A couple archive log / sequence number questions...

  • From: Mason Loring Bliss <mason@xxxxxxxxxxx>
  • To: oracle-l@xxxxxxxxxxxxx
  • Date: Wed, 17 Oct 2007 17:53:43 -0400

Hi, all!

I have a couple questions. I've started moving archive logs from our main
database server to a number of standby servers. I noted that rsync on SuSE/
SLES 9 (default operation / no checksumming) didn't notice a change in an
archive log, resulting in that stand-by server getting out of date. Turning
on checksumming for rsync, despite being harder on the disks, seems to have
remedied that, but I'm wondering if there's a way to determine what archive
logs have been applied.

Two things I've found so far confuse me a bit.

First, it seems like I can say this from sqlplus:

    select SEQUENCE#,APPLIED,STATUS from v$archived_log order by SEQUENCE#;

On our primary (open, running) server, I see, at the end:

---------- --- -
     33632 NO  A
     33633 NO  A
     33634 NO  A
     33635 NO  A

On a stand-by, I see:

     33632 NO  D
     33632 NO  A
     33633 NO  D

---------- --- -
     33633 NO  A
     33634 NO  D
     33634 NO  A

I'm not sure why the "applied" column in "no" in each case. When I run
through "recover database" in rman, it shows logs applying up until the end
of the newly available data, and bringing the database up to test shows the
data as being fresh, as expected. I'm also not sure why I'm seeing each
sequence number twice on the stand-bys.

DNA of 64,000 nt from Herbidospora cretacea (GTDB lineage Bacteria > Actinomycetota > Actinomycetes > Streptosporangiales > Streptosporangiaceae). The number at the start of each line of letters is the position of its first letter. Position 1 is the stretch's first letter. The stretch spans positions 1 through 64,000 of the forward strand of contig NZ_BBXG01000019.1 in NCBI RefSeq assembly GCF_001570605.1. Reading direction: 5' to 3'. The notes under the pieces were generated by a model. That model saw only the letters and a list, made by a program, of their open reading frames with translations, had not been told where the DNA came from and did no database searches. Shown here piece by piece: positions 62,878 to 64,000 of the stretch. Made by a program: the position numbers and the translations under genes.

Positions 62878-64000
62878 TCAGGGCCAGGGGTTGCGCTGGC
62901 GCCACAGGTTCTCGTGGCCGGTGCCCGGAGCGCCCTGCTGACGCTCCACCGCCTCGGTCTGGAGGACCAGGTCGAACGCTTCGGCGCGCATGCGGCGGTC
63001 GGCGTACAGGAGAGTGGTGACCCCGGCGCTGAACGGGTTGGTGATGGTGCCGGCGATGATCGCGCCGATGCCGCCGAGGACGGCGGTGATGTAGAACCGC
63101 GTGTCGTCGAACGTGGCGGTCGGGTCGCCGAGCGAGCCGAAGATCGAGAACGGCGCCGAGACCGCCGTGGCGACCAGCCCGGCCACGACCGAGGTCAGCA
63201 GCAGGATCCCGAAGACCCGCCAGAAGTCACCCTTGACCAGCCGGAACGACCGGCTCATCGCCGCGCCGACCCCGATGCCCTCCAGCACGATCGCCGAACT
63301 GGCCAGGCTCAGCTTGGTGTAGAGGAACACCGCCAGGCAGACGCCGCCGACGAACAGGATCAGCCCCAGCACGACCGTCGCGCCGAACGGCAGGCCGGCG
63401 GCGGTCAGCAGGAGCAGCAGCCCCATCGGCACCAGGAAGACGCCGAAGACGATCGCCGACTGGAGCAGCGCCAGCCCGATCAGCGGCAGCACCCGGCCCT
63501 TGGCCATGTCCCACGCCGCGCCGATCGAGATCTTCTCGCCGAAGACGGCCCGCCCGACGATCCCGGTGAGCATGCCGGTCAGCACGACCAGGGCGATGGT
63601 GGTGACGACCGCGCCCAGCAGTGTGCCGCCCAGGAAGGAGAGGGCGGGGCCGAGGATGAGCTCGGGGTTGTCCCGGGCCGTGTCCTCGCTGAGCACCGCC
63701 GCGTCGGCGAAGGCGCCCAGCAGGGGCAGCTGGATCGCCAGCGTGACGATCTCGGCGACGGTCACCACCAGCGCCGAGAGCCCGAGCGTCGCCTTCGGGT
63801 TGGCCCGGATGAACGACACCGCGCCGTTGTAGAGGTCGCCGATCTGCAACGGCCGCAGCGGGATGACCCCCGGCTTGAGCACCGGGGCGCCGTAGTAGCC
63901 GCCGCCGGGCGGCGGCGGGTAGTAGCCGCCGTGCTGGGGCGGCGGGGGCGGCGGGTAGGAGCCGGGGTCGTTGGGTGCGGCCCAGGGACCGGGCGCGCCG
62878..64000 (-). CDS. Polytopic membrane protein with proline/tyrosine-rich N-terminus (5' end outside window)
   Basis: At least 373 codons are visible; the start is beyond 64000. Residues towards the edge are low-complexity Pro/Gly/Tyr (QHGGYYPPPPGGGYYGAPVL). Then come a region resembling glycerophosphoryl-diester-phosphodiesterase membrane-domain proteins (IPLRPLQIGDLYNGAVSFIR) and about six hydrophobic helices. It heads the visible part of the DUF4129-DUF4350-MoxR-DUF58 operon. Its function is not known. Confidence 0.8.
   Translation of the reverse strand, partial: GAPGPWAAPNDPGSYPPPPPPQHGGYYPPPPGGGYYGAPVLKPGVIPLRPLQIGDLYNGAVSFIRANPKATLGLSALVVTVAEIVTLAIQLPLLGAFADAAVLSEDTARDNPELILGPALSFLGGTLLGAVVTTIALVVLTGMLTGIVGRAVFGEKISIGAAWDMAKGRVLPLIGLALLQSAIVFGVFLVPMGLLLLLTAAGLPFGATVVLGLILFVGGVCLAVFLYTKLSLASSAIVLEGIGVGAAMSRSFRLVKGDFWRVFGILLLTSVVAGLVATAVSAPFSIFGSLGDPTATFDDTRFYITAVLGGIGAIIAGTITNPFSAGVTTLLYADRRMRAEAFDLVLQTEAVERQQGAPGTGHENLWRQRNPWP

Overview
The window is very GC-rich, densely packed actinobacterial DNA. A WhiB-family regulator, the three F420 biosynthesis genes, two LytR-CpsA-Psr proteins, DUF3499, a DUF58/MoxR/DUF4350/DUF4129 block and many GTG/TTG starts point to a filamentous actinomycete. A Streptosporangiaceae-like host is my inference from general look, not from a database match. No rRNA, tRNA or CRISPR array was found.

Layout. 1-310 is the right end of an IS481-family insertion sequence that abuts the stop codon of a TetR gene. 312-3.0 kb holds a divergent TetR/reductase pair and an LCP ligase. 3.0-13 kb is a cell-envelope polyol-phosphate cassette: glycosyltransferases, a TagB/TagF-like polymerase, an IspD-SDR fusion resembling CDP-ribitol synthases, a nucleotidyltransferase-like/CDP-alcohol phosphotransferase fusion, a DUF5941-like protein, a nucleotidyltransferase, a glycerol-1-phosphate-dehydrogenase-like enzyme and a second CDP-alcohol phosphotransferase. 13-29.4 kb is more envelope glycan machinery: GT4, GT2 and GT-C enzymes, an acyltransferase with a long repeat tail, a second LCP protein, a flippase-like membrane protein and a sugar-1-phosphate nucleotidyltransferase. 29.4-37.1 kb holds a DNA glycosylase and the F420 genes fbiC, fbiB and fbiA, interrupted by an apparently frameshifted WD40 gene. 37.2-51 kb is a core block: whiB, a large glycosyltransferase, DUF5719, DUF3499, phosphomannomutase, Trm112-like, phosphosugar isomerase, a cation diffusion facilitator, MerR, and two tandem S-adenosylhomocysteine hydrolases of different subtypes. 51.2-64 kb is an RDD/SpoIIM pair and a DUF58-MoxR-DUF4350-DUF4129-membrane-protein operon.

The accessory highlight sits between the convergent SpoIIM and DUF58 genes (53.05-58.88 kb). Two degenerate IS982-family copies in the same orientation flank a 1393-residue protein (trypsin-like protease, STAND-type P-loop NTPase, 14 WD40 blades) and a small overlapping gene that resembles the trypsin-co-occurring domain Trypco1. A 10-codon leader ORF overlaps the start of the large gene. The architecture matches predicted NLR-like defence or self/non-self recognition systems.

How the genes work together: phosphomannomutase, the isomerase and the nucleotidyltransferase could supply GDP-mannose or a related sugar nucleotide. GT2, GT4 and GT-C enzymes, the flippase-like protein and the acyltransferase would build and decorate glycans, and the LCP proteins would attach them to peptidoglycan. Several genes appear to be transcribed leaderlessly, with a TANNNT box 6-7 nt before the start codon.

I've also found that I can say "list archivelog all" in rman, but is that
showing me what's on-disk, rather than what has been applied?

Finally, when I say "recover database" it will give me an error saying that
it's looking for a particular sequence number, after applying everything it
can that's new, but running that just to elicit the error so I can see where
we are seems a bit harsh. Plus, I can't do that on an open database, and I'd
like to have one method to apply to both open *and* stand-by databases.

What's the preferred method to query the sequence number of the last applied
archive log on a stand-by database, so I can compare with the primary and
with other stand-by databases to make sure no one is falling behind?

Thanks in advance for clues!

Mason Loring Bliss  ((   If I have not seen as far as others, it is because
 mason@xxxxxxxxxxx   ))   giants were standing on my shoulders. - Hal Abelson

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